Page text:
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Kids in the Kitchen: Holiday Edition

Preparing holiday meals can feel stressful. There are times I’d rather my children play quietly somewhere so I can focus on the task at hand in the kitchen. While I love my little helpers, it often feels easier to do it all without the help of little hands. And though that may be true, I look back on those moments in the kitchen from my childhood with fond memories. I can see that the kitchen was a place where our family congregated, especially during the holidays. We formed close bonds while working alongside one another, together. And more than just good memories, those small lessons over time helped me become the cook I am today for my family.

By the time I was away from home in college I was already able to prepare several meals from scratch. I knew about ingredients and measurements necessary to prepare those meals and truly enjoyed the process. I hope to be able to assist my children with that same readiness over the years, and with the help of the Together CountsTM  program, I believe I’ll be able to do just that.

(see also Teaching by Example)

With my own kids I have found that what works best is to allow them to help when they’re interested. I never force them (with exception of clean up, because it is a rule that we all participate and contribute to tidying up), but rather guide their interests.

Tips for Teaching Kids Kitchen Skills

  1. I first show them how to do the task, such as how to use a vegetable peeler or cut an onion. A few times may be necessary depending on what the task is.
  2. After that I help them, hand over hand, in doing the task. An example of this would be placing their hands on the rolling pin, then placing my hands on top of theirs and demonstrating the task again with both of us doing it together.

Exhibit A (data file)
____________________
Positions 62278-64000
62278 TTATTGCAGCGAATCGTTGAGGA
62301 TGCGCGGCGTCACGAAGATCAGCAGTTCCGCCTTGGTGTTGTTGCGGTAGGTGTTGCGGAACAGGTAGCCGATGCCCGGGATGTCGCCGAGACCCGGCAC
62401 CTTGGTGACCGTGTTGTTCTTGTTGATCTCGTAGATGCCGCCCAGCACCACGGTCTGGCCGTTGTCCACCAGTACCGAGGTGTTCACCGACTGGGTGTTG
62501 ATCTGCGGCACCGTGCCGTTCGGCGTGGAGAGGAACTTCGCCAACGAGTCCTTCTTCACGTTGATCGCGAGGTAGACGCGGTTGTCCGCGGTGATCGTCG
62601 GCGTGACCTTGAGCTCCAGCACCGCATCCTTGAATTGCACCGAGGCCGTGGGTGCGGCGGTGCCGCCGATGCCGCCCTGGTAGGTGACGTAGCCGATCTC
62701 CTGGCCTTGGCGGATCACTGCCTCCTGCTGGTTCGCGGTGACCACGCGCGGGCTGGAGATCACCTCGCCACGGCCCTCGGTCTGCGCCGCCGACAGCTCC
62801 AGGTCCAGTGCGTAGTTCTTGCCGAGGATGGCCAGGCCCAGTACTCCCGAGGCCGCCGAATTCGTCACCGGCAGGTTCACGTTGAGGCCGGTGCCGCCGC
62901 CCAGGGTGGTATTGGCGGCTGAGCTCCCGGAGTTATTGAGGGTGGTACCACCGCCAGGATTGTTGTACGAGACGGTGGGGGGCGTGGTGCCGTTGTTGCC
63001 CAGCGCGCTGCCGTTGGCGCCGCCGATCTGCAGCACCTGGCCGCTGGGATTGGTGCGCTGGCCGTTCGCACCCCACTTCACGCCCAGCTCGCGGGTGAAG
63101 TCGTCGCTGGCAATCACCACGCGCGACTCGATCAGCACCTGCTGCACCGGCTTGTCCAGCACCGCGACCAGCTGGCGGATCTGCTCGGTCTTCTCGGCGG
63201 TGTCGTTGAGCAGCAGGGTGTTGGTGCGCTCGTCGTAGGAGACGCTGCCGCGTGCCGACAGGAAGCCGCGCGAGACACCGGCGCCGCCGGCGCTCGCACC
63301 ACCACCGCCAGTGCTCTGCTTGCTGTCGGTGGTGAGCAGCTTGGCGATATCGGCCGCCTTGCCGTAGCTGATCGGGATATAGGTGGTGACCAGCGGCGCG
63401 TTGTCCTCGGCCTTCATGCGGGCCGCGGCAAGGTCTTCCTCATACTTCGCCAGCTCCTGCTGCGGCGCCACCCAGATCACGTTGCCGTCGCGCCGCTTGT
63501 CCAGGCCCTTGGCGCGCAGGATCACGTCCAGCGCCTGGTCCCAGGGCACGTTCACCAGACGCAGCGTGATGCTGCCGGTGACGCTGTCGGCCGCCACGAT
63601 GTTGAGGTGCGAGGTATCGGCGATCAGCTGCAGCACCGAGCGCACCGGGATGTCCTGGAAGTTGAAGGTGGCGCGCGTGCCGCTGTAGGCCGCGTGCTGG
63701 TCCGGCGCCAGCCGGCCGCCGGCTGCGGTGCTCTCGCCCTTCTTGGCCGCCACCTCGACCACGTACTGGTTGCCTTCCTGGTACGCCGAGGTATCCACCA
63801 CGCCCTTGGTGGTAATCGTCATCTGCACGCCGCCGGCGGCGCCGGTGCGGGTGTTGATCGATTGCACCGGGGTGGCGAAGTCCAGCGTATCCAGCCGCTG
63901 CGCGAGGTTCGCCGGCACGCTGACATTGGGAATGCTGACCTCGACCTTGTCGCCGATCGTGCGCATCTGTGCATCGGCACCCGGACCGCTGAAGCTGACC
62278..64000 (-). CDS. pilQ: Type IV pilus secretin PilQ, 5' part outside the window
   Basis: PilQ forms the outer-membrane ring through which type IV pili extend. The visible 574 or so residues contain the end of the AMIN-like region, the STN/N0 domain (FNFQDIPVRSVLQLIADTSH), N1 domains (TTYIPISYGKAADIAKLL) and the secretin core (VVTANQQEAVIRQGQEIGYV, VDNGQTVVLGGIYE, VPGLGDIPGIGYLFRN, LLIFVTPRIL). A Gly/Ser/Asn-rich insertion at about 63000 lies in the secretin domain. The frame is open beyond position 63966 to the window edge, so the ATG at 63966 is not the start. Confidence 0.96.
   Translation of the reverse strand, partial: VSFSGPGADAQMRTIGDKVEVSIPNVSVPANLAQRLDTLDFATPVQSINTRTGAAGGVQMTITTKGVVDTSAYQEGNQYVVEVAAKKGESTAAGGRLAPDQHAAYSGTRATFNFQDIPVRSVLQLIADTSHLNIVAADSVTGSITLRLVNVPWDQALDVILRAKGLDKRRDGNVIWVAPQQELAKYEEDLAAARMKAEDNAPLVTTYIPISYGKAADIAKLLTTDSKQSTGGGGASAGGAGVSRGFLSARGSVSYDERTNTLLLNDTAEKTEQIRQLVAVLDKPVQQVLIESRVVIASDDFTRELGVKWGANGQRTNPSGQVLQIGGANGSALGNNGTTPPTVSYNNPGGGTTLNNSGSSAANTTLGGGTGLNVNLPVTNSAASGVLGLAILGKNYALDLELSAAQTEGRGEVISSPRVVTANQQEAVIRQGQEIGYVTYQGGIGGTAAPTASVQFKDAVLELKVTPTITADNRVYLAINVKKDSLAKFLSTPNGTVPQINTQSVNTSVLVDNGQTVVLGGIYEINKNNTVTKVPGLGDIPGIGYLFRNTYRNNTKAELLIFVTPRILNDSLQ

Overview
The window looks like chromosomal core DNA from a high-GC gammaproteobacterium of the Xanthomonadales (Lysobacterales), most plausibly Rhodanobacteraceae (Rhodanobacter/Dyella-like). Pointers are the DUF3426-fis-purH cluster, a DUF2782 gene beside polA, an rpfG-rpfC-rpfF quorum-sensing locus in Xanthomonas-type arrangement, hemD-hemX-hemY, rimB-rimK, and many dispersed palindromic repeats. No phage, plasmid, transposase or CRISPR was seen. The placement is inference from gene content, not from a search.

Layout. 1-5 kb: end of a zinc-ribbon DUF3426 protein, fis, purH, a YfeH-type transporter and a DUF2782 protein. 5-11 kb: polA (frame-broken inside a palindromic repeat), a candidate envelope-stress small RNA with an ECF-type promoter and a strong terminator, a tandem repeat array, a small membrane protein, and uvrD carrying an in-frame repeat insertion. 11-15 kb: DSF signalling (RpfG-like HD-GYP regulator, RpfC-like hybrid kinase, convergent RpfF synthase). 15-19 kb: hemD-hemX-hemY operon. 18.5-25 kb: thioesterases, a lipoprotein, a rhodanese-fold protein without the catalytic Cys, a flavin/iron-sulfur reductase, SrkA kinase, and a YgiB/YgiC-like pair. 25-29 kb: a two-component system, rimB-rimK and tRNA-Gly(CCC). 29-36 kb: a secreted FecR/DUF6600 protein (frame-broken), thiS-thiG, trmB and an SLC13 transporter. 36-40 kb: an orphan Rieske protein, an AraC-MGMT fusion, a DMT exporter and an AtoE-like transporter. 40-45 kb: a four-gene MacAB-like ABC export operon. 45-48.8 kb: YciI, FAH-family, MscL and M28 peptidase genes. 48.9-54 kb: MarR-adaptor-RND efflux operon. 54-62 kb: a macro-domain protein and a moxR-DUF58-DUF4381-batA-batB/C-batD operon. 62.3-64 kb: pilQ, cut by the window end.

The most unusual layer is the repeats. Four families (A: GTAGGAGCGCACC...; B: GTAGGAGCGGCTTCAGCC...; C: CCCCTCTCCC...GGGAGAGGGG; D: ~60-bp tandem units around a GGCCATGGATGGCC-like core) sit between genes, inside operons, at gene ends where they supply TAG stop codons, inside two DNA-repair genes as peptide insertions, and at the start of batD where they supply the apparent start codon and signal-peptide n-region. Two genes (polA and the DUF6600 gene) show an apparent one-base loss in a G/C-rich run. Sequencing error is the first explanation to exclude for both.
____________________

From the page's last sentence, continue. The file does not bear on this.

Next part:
3. Then, I allow them to test their skills alone.

(see also Including Kids in Cooking)

Appropriate Tasks for Kids in the Kitchen

Here are a few tasks to involve kids in kitchen preparations this the holiday season. Older kids can participate in any of the tasks listed for the ages younger than they are. And of course, everything should be done with adult supervision and according to your assessment of your child’s readiness.

Ages 5-6: Helping to knead bread, helping to roll out pie crust, cutting out cookies, tearing lettuce for salad, snapping the ends off of green beans, rinsing vegetables in a colander. Pressing the button on food processors or blenders, pouring pre-measured ingredients or observing you prepare a recipe.

Ages 7-8: Measuring ingredients, such as flour, spices, or sugar. Stirring batters. Reading recipes and setting out the appropriate ingredients for the recipe. Greasing pans with butter.

Ages 9-10: Peeling vegetables, such as potatoes or carrots. Reading recipe instructions and explaining what steps come next. Assisting in shaping rolls.

Ages 10+: Sautéing onion and celery for a stuffing recipe. Chopping vegetables for soup. Rolling a pie crust on their own. Preparing simple recipes with supervision rather than assistance.

(see also How Nutrition Changes as Kids Age)

With these simple tasks, you’re teaching your kids important life skills that will stay with them for the rest of their lives. It’s also another great opportunity to spend time together and connecting over a fun activity.

Recipes to Make with Your Kids this Holiday Season:

How do you involve your kids in the kitchen during the holiday season?

Katie’s lifelong interest in food has shown her that part of the goodness in life is enjoying delicious food with friends and family. Katie Goodman is the cook, recipe developer, and photographer behind GoodLife Eats where she dishes on food, books, travel and style. You can also find Katie on Twitter and Facebook.

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